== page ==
Apparently the passive voice (“the ball was kicked by him” instead of “he kicked the ball”) is uncommon in Papuan languages (Menyan is Papuan.) Accordingly, the operating theory since our arrival in Menya has been that there is no passive voice here. But I’m a doubter. And I’ve been suspicious about one form in particular that has smelled a lot like passive to me.

Finally, yesterday I had a breakthrough with Wati. He used the suspicious form in a story and when I asked him exactly what it meant, he had a lot of trouble explaining it. That was a promising sign because Pidgin, our intermediate language, does not have the passive voice. I can’t say “the ball was kicked” in Pidgin; I have to say “someone kicked the ball” if I don’t want to designate a specific actor. So while Wati was struggling, I was optimistic. After a few minutes of discussion and trying the same form in other words/contexts, I was convinced I had discovered the elusive passive form.

Today I was out in the village sitting with about ten men talking and I decided to attempt confirmation. I set it up like this:

The grass at the airstrip has been too long for some time now. Imagine I went up to the airstrip today and saw that it was short. But I don’t know who cut it. Then the pilot calls to asks if the grass is long and I say, “no, the grass *was cut*.” (*passive form*)

All the men agreed that would be exactly right and would indicate that the grass was cut by someone, but would not indecate who did the cutting.


Not to be too hasty, I tried an additional test:

Me: Imagine I come to you and say, “My arm *was cut*.”
Francis: No you would say “I cut my own arm.”
Me: No, I didn’t cut it. I don’t know who cut it. I just know it is bleeding.
Robert: You mean like you are in a public fight and every one is cutting and afterwards you see that you are bleeding but everyone has run off and you don’t know who cut you?
Me: Yes. Exactly that.
Francis: Then, just like you said: “My arm *was cut*”

My favorite parts of this exchange were:

#1 Francis assumes, in my own hypothetical scenario, I cut myself rather than thinking I got the words right and mean exactly what I said.

#2 A “public fight” where everyone is cutting each other is the first scenario Robert imagined to illustrate having been cut without knowing it.

The exciting thing is, one day soon, I’ll be able to say, “You were saved by grace.”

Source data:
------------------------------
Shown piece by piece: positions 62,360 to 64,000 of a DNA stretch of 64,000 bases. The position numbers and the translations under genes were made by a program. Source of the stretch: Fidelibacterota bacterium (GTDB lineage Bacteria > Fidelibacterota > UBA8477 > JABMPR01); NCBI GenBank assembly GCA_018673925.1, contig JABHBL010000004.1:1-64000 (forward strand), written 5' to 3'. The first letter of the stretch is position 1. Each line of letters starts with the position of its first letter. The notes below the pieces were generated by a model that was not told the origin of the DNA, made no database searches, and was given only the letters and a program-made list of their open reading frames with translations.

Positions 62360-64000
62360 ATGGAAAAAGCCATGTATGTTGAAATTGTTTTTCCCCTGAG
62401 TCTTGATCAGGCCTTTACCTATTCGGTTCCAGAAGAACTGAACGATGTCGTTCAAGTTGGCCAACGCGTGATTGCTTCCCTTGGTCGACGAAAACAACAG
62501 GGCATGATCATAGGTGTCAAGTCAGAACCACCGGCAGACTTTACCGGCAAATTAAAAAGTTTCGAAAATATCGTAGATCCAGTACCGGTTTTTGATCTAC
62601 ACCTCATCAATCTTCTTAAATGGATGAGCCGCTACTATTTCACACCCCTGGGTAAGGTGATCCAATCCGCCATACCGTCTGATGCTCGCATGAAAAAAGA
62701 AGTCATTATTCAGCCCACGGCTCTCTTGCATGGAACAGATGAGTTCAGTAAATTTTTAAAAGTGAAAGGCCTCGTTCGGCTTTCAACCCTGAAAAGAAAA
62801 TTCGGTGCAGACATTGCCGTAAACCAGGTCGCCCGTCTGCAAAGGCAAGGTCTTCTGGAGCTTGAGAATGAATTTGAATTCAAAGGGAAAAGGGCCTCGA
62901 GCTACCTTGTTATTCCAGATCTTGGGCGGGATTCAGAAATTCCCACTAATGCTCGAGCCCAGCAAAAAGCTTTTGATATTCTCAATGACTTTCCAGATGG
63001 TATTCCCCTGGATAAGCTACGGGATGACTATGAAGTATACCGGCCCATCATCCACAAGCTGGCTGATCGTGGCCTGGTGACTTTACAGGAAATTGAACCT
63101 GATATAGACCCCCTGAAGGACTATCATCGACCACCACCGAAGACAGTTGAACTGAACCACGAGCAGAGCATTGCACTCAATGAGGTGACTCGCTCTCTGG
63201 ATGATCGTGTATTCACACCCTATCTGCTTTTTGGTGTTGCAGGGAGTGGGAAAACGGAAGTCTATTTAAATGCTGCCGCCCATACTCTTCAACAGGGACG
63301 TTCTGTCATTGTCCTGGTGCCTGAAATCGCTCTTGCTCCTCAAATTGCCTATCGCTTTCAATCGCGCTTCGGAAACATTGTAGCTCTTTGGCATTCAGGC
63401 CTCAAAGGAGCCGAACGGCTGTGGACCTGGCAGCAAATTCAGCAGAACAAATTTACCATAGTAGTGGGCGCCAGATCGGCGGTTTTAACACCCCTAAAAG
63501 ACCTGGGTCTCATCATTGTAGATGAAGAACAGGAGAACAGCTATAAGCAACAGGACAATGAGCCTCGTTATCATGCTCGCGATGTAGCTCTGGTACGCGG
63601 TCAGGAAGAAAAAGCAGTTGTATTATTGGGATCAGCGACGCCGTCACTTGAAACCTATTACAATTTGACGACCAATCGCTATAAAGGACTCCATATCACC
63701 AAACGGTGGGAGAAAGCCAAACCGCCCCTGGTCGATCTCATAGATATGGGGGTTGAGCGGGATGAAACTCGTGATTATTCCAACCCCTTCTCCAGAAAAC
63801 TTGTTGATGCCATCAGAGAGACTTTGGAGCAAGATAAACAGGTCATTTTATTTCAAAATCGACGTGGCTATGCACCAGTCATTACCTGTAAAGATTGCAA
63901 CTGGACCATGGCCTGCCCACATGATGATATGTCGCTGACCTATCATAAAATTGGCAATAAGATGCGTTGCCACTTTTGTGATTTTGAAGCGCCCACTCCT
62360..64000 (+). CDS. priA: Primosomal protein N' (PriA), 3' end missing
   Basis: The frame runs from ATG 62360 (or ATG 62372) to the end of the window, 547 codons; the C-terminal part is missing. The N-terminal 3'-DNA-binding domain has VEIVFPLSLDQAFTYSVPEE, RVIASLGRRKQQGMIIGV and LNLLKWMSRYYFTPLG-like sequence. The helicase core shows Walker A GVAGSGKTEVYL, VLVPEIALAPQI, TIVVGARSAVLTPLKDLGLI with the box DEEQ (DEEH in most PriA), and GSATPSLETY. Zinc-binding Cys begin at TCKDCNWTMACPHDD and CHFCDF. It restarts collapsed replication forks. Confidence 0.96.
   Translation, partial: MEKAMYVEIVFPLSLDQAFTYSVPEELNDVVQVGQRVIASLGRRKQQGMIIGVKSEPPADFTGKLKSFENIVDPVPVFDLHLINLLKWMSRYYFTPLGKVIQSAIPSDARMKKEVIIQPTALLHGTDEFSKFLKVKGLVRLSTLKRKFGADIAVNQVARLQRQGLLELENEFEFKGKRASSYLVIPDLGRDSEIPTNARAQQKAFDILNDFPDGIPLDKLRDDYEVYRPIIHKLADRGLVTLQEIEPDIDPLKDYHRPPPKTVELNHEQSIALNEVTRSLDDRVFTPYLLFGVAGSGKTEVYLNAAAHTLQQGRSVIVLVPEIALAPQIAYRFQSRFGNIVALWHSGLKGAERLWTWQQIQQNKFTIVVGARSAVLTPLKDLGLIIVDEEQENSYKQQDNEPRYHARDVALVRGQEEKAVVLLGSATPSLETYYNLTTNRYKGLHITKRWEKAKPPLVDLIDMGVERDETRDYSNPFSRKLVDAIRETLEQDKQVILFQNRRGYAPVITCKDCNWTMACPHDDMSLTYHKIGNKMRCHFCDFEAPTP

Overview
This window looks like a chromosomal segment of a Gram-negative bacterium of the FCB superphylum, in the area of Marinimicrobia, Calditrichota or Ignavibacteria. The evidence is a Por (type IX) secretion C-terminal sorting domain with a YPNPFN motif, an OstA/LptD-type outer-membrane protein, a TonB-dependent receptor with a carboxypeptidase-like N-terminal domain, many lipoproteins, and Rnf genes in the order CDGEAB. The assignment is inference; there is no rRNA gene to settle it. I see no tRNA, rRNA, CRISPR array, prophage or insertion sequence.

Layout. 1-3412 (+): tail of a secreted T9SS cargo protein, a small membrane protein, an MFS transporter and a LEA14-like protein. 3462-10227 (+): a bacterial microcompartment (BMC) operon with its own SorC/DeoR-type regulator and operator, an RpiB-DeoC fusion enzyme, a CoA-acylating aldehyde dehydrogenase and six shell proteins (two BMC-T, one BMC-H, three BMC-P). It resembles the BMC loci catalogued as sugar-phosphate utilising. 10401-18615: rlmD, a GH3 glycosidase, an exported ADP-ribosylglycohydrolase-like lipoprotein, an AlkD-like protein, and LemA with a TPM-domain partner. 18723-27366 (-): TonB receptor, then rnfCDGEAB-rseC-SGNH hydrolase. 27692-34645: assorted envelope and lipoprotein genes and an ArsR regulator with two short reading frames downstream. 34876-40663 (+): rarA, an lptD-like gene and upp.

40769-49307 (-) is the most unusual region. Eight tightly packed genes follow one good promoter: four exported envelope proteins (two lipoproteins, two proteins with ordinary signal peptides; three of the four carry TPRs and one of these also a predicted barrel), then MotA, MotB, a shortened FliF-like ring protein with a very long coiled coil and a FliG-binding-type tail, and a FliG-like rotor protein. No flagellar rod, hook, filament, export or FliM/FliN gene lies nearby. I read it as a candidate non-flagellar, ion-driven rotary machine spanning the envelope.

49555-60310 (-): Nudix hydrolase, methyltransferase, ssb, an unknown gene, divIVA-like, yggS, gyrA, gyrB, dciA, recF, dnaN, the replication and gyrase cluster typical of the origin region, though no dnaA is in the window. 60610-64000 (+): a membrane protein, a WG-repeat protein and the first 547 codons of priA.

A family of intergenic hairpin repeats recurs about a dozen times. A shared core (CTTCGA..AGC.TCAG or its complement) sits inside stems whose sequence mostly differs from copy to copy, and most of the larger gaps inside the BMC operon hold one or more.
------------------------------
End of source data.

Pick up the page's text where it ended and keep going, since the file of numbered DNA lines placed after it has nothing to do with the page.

1. Joey Espinosa

    Thinking about your last line. Why would that be passive voice? Wouldn’t God be the one doing it, and since we know that, He would be the one doing that action?

    Regardless, thank you for sharing this story. I love hearing about how you are figuring things out. It’s great to see how your mind works.

    • Joseph

      Yes Joey, God is the one saving. Nonetheless, the grammatical construction is in the passive voice. “You were saved,” “You were justified,” “You were sanctified” are all passive constructions and emphasize (in my opinion) the fact that we cannot accomplish those things. In languages where there is no passive construction, these phrases can certainly be translated in the active voice by adding the actor: “God saved you,” etc, but it’s nice to be able to communicate both ways and stick closer to the original language when possible.
      Additionally, there are times when the actor is more ambiguous, so it will be nice if we can retain that ambiguity in translating.

  2. Susan King

    I, who am not an emotional person, cried when I read your last statement….for the fact that you have discovered a missing piece that will be able to communicate the wonderful and free grace of God. …for their future understanding of this, and the fact that like them, I have been the recipient of His actions and grace.!!! Love you and your faithfulness, Susan.

  3. Kevin Jones

    What a great read. Thanks for sharing this Joseph. I love seeing how strategic you are in this and keep the ultimate goal and purpose for why you are there.

What do you think?